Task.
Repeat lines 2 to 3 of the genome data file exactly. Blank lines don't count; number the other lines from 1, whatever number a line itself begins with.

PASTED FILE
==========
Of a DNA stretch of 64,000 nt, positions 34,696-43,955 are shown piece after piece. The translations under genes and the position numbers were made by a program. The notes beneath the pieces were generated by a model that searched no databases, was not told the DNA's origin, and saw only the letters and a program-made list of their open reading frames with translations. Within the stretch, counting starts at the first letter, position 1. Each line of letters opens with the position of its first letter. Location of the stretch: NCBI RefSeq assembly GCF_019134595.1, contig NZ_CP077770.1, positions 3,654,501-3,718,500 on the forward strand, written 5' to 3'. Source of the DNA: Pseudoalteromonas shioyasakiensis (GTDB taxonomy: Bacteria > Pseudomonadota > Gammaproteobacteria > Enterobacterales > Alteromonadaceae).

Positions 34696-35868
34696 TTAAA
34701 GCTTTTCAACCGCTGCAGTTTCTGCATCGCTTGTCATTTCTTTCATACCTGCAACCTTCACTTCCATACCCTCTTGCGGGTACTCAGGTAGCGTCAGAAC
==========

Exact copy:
Positions 34696-35868
34696 TTAAA